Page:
Local Military News

Marine Corps Recruit Depot Parris Island has made Beaufort what it is

Parris Island Naval Station, circa 1880s.
Parris Island Naval Station, circa 1880s. MCRDPI

One of the primary driving forces behind South Carolina's economy is its military.

That's particularly true locally. In fact, the city of Beaufort's existence today can be largely attributed to Marine Corps Recruit Depot Parris Island.

"Parris Island is the keystone to Port Royal Sound," said Lawrence Rowland, professor emeritus at University of South Carolina Beaufort and author of "The History of Beaufort County, South Carolina." "It has had military significance, naval significance, since the earliest explorers."

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The base at Parris Island was established in 1915, but military leaders realized the potential for naval activities there during the Civil War, Rowland said. As a result, Port Royal Sound became the headquarters of the blockade from Key West, Fla., to Norfolk, Va., with supply ships constantly going back and forth.

"There were more people living on Hilton Head during the Civil War than at any time before 1974," Rowland said. "That's how big it was."

Even when the Civil War ended in 1865, the Navy retained its presence in Port Royal Sound, occupying it as an anchorage and unofficial supply depot.

When the railroad was built out to Port Royal between 1867 and 1878, military interest in the area grew to be more significant. In 1877, the U.S. Navy established the United States Naval Station Port Royal, building infrastructure and buying land on Parris Island to expand naval operations.

But military growth was stunted, and eventually halted, in the late 1800s.


In the early 1900s, a political shift occurred in S.C. government, and one key figure came into play.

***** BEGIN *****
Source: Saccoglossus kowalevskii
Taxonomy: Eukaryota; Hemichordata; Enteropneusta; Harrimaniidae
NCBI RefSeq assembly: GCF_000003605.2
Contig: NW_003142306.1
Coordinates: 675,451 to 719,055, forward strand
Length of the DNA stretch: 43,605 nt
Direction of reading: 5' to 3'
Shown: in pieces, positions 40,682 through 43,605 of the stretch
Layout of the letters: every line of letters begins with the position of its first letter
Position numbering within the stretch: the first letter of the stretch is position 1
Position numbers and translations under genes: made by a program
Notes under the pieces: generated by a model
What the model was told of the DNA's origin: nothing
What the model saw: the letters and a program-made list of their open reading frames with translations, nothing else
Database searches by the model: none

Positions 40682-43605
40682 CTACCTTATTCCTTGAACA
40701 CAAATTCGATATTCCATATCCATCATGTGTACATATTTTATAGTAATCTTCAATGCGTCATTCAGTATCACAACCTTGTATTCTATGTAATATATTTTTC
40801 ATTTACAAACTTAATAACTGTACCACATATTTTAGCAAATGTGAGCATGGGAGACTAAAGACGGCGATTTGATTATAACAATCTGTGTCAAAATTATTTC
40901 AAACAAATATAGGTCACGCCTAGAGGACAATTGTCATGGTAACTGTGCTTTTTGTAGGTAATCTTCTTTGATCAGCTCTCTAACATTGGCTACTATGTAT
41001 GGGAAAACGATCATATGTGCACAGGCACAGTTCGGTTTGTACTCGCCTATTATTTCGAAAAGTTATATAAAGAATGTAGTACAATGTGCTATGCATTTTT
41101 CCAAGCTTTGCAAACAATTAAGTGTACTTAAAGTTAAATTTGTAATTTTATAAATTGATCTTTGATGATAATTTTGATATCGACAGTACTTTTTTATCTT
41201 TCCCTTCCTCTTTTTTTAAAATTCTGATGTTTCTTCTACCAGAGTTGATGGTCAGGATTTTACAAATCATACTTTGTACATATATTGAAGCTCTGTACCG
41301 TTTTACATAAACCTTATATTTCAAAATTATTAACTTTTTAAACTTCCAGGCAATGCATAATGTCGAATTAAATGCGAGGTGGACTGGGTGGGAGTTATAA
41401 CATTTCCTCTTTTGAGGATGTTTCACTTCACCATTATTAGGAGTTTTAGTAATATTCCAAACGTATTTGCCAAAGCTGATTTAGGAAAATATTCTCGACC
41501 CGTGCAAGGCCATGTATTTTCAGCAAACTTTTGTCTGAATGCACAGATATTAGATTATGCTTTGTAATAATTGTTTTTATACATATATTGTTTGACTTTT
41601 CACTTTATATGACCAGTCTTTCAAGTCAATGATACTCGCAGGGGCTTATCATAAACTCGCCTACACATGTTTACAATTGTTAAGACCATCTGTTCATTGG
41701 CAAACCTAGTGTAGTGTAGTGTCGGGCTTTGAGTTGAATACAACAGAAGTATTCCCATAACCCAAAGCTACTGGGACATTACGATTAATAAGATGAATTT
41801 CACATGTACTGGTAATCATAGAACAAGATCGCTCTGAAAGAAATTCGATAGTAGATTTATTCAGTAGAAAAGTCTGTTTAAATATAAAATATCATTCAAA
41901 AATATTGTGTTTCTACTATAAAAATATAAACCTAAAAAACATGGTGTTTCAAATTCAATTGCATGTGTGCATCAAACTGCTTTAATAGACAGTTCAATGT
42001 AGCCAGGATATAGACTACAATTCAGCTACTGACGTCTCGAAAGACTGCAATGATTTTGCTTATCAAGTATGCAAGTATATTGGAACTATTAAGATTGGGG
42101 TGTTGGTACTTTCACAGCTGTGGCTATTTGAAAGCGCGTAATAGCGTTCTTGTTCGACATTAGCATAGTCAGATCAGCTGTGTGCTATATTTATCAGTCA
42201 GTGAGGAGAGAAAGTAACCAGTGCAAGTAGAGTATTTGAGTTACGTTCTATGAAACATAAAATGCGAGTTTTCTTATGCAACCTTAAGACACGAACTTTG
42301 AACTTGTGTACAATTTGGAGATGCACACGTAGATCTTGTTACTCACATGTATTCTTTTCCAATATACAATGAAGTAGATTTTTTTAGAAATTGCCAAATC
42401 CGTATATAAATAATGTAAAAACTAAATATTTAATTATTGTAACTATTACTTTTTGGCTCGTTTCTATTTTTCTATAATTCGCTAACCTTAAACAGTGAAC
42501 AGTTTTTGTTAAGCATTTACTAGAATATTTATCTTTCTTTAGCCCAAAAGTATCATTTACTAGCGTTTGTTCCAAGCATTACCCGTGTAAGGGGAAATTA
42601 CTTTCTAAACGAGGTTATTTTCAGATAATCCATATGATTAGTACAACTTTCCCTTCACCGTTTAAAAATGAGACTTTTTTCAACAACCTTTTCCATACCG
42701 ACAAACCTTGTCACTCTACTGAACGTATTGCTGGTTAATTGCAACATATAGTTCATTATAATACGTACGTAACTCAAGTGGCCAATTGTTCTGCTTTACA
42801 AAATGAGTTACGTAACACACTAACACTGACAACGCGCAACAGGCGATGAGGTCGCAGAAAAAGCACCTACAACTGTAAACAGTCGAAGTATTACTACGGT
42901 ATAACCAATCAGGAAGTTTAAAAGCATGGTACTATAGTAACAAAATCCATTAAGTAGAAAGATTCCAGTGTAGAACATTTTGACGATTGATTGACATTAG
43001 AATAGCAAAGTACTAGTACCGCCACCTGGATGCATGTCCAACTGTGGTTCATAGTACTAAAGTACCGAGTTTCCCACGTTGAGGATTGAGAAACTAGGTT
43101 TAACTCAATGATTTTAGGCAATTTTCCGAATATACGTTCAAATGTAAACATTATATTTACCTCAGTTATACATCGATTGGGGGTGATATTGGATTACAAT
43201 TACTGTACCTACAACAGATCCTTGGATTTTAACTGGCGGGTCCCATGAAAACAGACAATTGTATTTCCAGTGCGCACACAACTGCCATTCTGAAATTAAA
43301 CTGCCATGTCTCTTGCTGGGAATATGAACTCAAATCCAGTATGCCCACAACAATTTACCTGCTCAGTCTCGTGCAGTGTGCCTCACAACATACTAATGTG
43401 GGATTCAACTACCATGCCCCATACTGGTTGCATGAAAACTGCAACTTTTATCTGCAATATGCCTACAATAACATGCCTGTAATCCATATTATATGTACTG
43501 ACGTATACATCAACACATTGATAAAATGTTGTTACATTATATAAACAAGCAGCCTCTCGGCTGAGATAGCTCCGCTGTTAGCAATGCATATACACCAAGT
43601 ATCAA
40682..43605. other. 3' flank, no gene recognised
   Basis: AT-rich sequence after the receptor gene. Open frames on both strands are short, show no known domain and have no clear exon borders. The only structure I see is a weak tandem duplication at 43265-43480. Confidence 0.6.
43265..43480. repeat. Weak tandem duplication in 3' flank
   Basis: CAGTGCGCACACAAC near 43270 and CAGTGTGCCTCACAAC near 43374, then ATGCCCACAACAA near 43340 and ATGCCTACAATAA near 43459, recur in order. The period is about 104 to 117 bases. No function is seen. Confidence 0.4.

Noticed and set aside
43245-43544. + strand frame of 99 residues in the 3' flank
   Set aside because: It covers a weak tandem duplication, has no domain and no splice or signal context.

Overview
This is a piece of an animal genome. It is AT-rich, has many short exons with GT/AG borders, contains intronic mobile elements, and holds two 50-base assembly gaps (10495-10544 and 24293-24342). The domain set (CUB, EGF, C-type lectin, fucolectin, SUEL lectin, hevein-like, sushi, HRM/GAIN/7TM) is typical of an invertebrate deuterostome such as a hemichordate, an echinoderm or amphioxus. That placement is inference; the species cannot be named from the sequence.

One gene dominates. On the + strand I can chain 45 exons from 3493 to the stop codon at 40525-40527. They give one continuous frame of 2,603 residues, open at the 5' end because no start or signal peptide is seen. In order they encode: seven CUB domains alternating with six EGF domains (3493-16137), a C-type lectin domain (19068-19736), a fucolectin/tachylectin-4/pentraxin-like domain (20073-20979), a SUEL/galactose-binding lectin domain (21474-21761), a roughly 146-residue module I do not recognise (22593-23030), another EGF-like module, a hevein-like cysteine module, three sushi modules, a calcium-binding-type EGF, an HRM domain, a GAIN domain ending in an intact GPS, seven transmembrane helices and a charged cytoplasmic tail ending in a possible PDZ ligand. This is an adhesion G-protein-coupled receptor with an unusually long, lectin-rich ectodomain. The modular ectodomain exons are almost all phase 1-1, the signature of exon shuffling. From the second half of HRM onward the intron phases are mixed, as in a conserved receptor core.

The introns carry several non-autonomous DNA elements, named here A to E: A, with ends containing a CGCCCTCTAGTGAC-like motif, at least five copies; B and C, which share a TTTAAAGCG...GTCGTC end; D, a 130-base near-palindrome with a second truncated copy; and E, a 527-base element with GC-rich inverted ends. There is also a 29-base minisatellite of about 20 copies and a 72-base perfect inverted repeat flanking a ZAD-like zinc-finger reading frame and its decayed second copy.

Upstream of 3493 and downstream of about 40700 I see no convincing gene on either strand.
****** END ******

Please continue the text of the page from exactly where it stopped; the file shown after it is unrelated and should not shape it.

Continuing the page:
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"(Congressman James Byrnes) came down here and he said, 'You know, it would be nice to do something with Parris Island'," Rowland said.

Byrnes discussed the idea of making Parris Island a naval or Marine training station in Congress. At the same time, the U.S. Navy considered putting Parris Island up for sale.

"Jimmy Byrnes and (Sen.) 'Pitchfork' Ben Tillman said, 'No, let's re-study this'," Rowland said. "And they saved it in Congress."

When Josephus Daniels was appointed by Woodrow Wilson to be the U.S. secretary of the Navy in 1913, Rowland said he toured Parris Island and echoed Byrnes' sentiment that something needed to be done with it.

"He sent his assistant secretary of the Navy, along with Congressman Byrnes, to Parris Island to make a report about what exactly should be done with the federal facility," Rowland said.

That assistant secretary of the Navy was Franklin Delano Roosevelt.

Roosevelt and Byrnes, who Rowland said became lifelong political friends after their initial meeting on Parris Island, reported back to Daniels, who in early 1915 decided Parris Island would be a Marine Corps barracks and training facility.

"On Oct. 15, 1915, Colonel John Lejeune came to Parris Island and accepted possession of the property for the United States Marine Corps," Rowland said.

Less than two weeks later -- on Oct. 28, 1915 -- the Department of the Navy announced the creation of United States Marine Corps Recruit Depot Parris Island, the first independent Marine Corps base in the nation.

The timing was critical, as World War I was beginning to pick up steam and the U.S. needed to be militarily prepared.

"During World War I, 46,000 Marines went through boot camp on Parris Island," Rowland said.

The population of Beaufort County at that time was 21,000. In that two-year period, the population and economy boomed.